In addition, high-order sliding-mode differentiation [30, 31] has been attracting interest. It is an alternative differentiation that features robust exact differentiation with finite-time convergence. It has been successfully used in control laws, replacing the use of derivative measurements [32, 33].

This paper presents an adaptive feedback control law to suppress vibration of Euler-Bernoulli beams with a collocated piezoelectric actuator/sensor pair. The actuator and sensor are lead zirconate titanate (PZT). The filtered signal from the sensor is used to provide the feedback signal. The governing equation of the beams is a PDE. Thus, it has an infinite number of vibration modes. The controller is designed based on an infinite-dimensional Lyapunov method, which does not involve any approximated finite-dimensional models. Thus, the stability of the control system including the filter dynamic is guaranteed for all vibration modes. The high-order differentiation is used to estimate the derivative of the sensor signal and then used in the control law. The rest of the paper is organized as follows. Section 2 provides some preliminaries. Section 3 describes the flexible beam that is used as an experimental test bench. Section 4 presents a finite element model of the experimental beam. The proposed controller design is given in Section 5. Simulation and experimental results are presented in Section 6. The last section concludes the paper.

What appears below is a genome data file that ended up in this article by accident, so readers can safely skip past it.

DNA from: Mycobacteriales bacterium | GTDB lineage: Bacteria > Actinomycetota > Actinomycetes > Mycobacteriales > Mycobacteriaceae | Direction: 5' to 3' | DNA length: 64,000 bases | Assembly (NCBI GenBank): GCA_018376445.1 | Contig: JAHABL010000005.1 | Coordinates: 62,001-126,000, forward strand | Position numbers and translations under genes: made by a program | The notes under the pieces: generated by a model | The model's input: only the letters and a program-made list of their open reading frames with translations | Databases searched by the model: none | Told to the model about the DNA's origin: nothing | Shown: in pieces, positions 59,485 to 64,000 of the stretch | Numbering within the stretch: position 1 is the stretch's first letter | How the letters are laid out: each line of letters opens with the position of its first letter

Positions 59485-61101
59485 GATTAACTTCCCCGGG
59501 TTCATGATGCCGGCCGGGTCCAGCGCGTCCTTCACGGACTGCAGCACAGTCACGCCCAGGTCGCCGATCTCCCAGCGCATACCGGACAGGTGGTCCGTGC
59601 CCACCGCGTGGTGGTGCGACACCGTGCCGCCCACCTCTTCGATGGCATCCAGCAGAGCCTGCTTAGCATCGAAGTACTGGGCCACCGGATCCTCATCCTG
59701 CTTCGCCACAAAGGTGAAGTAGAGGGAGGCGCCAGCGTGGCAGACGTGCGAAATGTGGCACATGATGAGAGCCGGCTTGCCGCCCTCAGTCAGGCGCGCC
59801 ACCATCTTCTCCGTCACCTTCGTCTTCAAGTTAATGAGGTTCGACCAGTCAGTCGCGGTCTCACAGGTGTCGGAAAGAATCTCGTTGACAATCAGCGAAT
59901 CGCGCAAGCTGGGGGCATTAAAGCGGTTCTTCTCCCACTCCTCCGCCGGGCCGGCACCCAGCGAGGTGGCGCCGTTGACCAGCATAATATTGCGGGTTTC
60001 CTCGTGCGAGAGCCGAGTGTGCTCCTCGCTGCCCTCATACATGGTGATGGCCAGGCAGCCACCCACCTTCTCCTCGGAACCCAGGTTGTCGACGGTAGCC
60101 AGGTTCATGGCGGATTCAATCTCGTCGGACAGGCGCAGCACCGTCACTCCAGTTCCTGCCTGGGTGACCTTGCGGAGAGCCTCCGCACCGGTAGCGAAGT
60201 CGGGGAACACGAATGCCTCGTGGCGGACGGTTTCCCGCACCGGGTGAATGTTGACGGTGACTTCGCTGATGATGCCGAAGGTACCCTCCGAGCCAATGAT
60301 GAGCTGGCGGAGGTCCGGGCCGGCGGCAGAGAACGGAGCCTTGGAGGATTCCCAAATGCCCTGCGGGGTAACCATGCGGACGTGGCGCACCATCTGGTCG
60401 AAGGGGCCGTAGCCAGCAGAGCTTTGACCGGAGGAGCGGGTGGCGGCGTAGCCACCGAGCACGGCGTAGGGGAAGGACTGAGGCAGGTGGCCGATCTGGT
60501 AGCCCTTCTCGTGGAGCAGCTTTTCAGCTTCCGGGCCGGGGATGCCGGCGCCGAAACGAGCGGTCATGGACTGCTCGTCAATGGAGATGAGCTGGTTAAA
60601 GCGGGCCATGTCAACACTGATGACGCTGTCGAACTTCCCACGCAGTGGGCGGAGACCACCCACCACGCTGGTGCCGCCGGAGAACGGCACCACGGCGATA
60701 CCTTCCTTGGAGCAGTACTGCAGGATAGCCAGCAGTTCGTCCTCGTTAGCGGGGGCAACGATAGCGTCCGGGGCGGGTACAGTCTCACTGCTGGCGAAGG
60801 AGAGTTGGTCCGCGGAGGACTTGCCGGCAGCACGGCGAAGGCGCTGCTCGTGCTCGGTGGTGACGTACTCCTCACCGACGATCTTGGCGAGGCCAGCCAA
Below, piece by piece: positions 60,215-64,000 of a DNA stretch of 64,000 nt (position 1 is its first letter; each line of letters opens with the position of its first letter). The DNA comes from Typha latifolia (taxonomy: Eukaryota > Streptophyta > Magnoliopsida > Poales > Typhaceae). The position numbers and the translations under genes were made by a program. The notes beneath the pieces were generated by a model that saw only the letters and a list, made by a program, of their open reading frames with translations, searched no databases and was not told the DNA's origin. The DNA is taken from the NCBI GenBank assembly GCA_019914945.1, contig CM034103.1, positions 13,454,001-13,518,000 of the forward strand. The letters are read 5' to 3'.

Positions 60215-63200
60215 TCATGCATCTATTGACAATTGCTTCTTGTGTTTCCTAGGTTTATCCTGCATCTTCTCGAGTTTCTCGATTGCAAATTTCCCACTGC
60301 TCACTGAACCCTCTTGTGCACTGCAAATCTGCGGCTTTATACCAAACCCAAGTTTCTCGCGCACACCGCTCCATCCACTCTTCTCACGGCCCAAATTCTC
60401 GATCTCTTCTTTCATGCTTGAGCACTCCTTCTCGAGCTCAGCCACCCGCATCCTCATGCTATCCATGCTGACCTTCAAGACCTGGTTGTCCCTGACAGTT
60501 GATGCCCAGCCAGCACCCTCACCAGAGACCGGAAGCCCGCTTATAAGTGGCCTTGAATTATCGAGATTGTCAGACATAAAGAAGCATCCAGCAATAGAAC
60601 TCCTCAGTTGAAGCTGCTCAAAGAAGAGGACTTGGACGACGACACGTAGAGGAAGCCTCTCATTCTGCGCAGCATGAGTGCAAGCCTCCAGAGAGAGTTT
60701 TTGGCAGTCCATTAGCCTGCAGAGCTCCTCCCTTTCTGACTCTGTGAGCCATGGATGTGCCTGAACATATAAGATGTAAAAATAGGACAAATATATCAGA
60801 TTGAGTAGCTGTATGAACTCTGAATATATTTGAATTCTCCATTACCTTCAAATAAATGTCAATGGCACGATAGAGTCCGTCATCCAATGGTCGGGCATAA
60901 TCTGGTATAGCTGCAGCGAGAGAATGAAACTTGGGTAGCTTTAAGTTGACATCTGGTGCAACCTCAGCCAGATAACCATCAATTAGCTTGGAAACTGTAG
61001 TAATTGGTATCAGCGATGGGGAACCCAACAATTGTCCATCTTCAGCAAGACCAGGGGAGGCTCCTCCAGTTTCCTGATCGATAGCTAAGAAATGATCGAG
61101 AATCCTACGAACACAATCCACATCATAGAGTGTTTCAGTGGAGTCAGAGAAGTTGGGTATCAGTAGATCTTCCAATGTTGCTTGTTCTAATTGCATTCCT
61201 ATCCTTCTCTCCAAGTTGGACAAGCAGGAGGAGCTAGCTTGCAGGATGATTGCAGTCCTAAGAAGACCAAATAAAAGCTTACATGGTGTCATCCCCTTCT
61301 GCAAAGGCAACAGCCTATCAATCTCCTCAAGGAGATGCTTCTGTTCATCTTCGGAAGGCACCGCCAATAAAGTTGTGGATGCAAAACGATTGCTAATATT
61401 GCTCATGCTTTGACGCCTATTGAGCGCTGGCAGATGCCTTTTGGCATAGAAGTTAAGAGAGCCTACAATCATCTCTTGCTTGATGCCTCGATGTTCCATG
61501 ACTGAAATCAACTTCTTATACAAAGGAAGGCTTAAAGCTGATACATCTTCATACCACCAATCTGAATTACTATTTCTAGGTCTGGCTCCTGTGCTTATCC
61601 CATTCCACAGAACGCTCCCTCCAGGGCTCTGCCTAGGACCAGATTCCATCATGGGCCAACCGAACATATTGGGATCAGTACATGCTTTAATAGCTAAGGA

#### 2. Preliminaries

##### 2.1. System Modeling

Consider a flexible cantilever beam with piezoelectric actuator and sensor patches. The patches are bonded on the top and bottom surfaces of the beam as shown in Figure 1. A governing equation of the beam can be derived based on an Euler-Bernoulli beam equation and Hamilton’s principle [19] as with the boundary conditions where the dot and prime notations represent derivatives with respect to time and the variable , respectively, is the transverse displacement of the beam, is the input voltage applied to the actuator, is the length of the beam, , , are the densities of the beam and the piezoelectric patch actuator, respectively, , are the widths of the beam and the actuator, , are the thicknesses of the beam and the actuator, , is the Heaviside function, are the distances from the clamped end to the leading edge and the tailing edge of the actuator, respectively, is the moment constant of the actuator, is the bending stiffness, , , are the Young’s moduli of the beam and the actuator, and , are the viscous and structural damping coefficients, respectively.